During a recent commute, I was thinking about the fact that people from all over the world read this blog. I’m rather proud of that. I’d like to think that my random musings give people some insight into the fact that not all Americans fit into the current stereotype.
If you’ve never been to the United States, and formed your opinion about this country based on presidential tweets or the news cycle on any given day in the past several years, I’d be rather ashamed at the conclusions you might be drawing about us as people.
Please don’t misunderstand me. I’m not saying that all our news is fake. In fact, I think that most of it is not. But like news everywhere, it tends to focus on the extreme, the lunatic fringe, the dramatic, negative, headline-grabbing insanity that sells subscriptions and gains followers.
The first thing I’d like you to know is that we are not our politicians, just as you probably don’t always agree with your own political figures much of the time. The insanity that comes out of our capitol these days is not reflective of the vast majority of us.
Most of us actually believe that our current gun situation is insane and needs some form of regulation. Most of us believe that we incarcerate way, way, way too many people. Most of us really do know that global warming exists, and we desperately want to do something about it. Most of us think that our health care system is cruel and unjust. Most of us do not agree with the way we currently treat immigrants, the homeless, and the mentally ill in this country.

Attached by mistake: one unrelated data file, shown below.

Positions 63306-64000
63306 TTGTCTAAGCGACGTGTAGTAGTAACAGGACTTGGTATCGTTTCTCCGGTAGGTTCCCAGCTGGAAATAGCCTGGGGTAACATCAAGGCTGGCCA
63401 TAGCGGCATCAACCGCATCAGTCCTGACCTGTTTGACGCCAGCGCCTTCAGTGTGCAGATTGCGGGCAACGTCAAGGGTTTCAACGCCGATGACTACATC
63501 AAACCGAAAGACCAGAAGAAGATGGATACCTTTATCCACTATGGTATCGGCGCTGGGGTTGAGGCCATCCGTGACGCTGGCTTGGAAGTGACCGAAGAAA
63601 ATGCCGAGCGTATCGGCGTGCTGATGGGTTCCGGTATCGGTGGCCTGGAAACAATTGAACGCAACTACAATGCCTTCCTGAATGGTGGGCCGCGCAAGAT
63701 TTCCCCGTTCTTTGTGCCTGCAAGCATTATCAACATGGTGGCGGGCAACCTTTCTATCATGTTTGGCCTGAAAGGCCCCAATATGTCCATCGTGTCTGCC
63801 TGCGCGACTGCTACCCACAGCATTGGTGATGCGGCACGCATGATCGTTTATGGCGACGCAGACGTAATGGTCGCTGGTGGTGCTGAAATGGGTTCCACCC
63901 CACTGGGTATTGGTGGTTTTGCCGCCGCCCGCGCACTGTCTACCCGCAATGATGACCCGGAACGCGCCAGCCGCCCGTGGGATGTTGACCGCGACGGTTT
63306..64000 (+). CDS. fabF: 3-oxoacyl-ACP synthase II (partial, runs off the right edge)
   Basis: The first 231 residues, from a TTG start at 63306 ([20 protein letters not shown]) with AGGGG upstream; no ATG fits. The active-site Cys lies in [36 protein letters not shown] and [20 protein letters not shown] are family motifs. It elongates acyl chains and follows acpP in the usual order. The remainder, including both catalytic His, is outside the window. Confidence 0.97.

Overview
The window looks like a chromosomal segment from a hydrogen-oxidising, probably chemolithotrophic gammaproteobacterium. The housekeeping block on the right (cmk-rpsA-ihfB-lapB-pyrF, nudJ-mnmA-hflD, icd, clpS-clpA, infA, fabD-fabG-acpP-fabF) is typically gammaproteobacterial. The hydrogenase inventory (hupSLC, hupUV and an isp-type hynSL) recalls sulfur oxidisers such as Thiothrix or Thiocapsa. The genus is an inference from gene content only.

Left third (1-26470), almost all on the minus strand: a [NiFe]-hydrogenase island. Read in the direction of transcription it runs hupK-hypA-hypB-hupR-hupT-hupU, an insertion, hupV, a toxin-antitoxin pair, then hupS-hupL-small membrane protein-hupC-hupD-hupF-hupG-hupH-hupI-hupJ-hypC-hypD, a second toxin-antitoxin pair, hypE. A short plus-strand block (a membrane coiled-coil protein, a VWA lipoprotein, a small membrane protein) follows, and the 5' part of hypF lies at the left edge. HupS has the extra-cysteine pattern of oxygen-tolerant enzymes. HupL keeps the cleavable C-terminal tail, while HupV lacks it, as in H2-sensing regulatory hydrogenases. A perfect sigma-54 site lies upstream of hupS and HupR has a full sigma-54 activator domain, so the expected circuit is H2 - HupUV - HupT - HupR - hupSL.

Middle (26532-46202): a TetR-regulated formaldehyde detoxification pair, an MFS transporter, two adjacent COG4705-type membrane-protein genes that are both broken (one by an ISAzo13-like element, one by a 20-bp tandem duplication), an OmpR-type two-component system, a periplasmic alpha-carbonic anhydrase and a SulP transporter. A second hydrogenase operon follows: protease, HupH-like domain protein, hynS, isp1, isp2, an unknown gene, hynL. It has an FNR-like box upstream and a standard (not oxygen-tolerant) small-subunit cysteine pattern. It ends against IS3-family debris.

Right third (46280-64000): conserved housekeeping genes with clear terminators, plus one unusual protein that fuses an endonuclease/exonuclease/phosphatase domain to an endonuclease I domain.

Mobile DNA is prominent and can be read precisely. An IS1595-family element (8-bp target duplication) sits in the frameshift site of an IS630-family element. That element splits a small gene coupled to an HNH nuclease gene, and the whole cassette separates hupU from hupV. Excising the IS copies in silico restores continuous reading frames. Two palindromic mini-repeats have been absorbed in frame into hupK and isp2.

This nation’s political stance on all of the above is a source of shame and outrage. I wish I could say that our system was actually democratic and reflective of we, the people, but it is, in fact, rigged for the rich and powerful, and they have no one’s best interests at heart but their own. That’s a source of shame, too.
I wish there were some way you could get to know an individual American. Most of us would never think to chant, “lock her up” or “send her back”. The average American doesn’t have a violent bone in his or her body. 99.9999 percent of us would never use an automatic weapon in a school. While we are not perfect (who is?) we are, I truly believe, mostly very compassionate, and willing to help people in need, rather than hurt them or separate them from their families.
While we do have quite a bit of work to do in terms of racial bias, I sincerely believe that people who lead with hate do not represent the vast majority of us. We feel that selfishness is an ugly trait, as is greed. Just about everyone I know is entirely too busy trying to live his or her own life to interfere in the lives of others.
It’s true that there’s no such thing as a typical American, just as there’s no such thing as a typical Italian or a typical Nigerian or a typical Korean. We may come in all shapes and sizes and colors, but I think that most human beings have this in common: we struggle to take good care of our loved ones, and do the best that we can to be the best people that we can be.
So please don’t judge us too harshly. We have limited control over our country’s reputation, and that hurts us as much as it probably horrifies you. Just try to remember that on an individual basis, kindness and love still exist here. They really do.
They just rarely get tweeted about.
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2 thoughts on “What Is a Typical American?”
Right on, once again Barb. However, I have to question (with so many Trumpsters) whether “most” of us are as you describe. My quilting group actually has them! People who seem intelligent in every other respect don’t seem to mind the lies, cruelty and racism, never mind the love affair with dictators. I will never, as long as I live, understand them.
Well, yeah, no American is typical, for sure, but all the polls seem to suggest that those people really are in the minority. I have to believe that or I’ll lose my mind. All I can say is… VOTE.